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Diagn Microbiol Infect Dis. 2010 Apr;66(4):419-24. doi: 10.1016/j.diagmicrobio.2009.12.002.

Molecular characterization of moxifloxacin resistance from Canadian Clostridium difficile clinical isolates.

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National Microbiology Laboratory, Public Health Agency of Canada, Winnipeg, Manitoba, Canada R3E3R2.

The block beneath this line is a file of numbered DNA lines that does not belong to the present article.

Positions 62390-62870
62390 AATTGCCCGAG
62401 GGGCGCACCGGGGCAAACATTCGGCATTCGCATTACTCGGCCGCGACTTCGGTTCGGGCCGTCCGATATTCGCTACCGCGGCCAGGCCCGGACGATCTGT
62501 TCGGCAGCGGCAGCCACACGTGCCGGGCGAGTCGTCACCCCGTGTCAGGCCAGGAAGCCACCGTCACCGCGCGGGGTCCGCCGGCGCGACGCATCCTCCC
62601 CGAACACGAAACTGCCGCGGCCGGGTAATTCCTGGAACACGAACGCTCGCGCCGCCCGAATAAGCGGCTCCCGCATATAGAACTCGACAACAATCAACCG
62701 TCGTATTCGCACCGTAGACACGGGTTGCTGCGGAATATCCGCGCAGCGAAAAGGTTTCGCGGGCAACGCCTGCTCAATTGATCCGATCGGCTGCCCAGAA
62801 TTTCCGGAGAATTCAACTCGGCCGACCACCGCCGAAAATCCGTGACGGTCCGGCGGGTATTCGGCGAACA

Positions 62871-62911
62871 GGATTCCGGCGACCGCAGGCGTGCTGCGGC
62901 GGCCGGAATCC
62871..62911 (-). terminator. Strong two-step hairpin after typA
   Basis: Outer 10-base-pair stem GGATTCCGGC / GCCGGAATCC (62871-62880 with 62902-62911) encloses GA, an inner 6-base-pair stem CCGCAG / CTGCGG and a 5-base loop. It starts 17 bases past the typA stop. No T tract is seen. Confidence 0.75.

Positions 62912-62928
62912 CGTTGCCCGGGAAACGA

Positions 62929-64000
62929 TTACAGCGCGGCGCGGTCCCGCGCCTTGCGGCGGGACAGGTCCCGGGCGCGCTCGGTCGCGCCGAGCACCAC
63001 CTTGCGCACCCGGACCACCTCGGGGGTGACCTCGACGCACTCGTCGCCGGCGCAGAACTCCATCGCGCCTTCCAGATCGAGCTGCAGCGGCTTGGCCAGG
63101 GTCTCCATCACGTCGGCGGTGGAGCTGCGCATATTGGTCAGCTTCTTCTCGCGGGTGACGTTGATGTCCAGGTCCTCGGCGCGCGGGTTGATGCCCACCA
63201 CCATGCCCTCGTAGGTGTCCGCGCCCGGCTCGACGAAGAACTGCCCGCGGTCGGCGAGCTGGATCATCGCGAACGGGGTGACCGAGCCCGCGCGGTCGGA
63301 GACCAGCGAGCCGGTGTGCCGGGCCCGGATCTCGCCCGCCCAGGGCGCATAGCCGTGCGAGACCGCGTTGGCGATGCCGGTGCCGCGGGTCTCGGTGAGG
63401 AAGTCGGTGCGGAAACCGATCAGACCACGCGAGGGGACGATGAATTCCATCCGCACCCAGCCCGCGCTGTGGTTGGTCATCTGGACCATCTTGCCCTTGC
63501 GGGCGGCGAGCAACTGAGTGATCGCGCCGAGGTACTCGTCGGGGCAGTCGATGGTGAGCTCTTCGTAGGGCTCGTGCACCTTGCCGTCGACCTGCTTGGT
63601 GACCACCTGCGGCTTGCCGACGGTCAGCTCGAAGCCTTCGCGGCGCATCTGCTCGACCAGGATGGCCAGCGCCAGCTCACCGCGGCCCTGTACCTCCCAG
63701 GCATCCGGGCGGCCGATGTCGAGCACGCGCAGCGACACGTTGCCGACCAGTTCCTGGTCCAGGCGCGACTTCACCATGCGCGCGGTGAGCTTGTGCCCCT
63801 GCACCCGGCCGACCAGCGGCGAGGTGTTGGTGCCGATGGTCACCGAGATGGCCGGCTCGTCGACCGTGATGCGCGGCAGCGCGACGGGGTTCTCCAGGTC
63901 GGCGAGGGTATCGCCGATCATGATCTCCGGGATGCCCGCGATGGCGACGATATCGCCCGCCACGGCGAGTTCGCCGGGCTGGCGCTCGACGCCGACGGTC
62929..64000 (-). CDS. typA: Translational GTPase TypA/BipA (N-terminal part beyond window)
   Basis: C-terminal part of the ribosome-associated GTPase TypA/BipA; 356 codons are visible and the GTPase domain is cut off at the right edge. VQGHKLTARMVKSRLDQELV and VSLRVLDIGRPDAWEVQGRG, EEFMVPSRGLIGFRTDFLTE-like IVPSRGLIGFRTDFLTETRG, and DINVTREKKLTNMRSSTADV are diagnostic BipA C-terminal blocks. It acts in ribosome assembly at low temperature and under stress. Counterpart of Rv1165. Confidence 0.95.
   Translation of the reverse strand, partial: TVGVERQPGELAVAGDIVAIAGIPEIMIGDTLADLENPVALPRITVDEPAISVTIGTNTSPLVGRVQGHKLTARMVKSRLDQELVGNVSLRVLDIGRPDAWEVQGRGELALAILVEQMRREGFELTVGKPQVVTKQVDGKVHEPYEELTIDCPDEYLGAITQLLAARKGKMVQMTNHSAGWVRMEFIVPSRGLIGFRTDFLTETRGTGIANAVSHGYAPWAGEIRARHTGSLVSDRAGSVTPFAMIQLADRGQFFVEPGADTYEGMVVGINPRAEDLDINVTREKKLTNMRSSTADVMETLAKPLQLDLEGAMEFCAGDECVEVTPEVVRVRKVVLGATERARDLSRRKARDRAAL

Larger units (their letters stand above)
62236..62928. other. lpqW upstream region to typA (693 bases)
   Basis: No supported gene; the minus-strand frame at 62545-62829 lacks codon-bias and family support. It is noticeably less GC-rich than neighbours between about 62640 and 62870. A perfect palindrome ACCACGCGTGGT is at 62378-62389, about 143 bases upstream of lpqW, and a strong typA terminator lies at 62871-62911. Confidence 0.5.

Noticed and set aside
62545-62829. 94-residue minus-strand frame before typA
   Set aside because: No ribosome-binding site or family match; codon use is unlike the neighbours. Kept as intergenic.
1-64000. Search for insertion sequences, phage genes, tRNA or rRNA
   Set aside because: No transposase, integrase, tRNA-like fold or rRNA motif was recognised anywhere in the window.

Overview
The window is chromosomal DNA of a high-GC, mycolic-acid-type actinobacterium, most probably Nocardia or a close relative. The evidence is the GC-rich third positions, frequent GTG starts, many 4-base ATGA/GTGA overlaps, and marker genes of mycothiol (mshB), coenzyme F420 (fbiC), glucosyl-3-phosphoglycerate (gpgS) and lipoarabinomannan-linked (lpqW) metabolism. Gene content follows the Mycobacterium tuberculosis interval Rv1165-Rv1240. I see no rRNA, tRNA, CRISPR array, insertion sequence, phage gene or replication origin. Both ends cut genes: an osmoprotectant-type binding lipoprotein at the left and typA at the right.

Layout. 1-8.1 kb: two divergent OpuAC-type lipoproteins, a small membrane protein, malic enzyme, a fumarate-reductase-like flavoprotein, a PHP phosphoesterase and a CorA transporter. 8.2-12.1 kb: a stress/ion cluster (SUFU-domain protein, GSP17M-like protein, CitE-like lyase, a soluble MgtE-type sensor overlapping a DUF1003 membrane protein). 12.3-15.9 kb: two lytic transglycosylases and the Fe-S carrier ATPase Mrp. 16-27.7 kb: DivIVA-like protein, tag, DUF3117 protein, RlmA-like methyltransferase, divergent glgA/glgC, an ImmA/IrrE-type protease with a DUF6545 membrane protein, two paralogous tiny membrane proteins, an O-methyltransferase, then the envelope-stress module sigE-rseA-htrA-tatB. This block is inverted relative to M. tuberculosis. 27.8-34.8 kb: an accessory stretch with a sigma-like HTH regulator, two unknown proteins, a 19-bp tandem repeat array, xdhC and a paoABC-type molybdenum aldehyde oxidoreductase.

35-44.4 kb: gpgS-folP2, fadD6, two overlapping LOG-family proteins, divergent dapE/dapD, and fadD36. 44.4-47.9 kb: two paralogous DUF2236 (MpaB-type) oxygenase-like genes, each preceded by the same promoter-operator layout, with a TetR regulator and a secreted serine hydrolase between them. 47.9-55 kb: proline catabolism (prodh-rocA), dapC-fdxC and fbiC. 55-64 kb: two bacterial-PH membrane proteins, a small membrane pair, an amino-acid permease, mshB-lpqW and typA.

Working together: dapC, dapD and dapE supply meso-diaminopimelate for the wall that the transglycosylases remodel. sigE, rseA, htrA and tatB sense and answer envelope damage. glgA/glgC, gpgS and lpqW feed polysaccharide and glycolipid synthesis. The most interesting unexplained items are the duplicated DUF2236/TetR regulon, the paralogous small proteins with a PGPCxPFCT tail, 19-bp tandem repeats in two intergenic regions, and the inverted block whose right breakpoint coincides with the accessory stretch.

Fluoroquinolone resistance in Clostridium difficile has been implicated in recent outbreaks of C. difficile infection. The purpose of this report was to characterize the molecular mechanism conferring resistance to moxifloxacin among C. difficile clinical isolates. Eighty-four C. difficile clinical isolates (collected as part of the Canadian Nosocomial Infection Surveillance Program) were evaluated in the current study. Pulsed-field gel electrophoresis was used to type the isolates. Susceptibility testing was performed using Clinical and Laboratory Standards Institute agar dilution methods. The quinolone resistance-determining region of both gyrA and gyrB was amplified using polymerase chain reaction and sequenced for each isolate. The proportion of isolates studied by the North American pulsed-field (NAP) type was as follows: NAP1 (47.6%), NAP2 (20.2%), NAP3 (5.9%), NAP4 (4.8%), NAP5 (2.4%), NAP6 (3.6%), and other patterns (15.5%). All isolates were resistant to ciprofloxacin. Among moxifloxacin-susceptible isolates (MIC < or =2 microg/mL), no amino acid substitutions were detected in either GyrA or GyrB. Three distinct amino acid substitutions were observed among the 3 isolates that had a moxifloxacin MIC of 8 microg/mL (GyrA Asp71 to Val, GyrB Asp426 to Asn, or Glu466 to Val). Isolates with a moxifloxacin MIC of 16 or 32 microg/mL (moderate-level resistance) all had a single identical amino acid substitution in GyrA (Thr82 to Ile). For isolates with a moxifloxacin MIC of > or =64 microg/mL (high-level resistance), this Thr82 to Ile substitution in GyrA was accompanied by at least 1 other amino acid substitution in either GyrA (Asp71 to Glu, Pro116 to Ala, or Ala118 to Ser) or GyrB (Ser366 to Ala, Asp426 to Asn, Asp426 to Val, or Leu444 to Phe) in all but 1 case. Moderate-level moxifloxacin resistance was associated with a single substitution in GyrA. High-level moxifloxacin resistance was associated with this GyrA substitution plus at least 1 other substitution in GyrA or GyrB.

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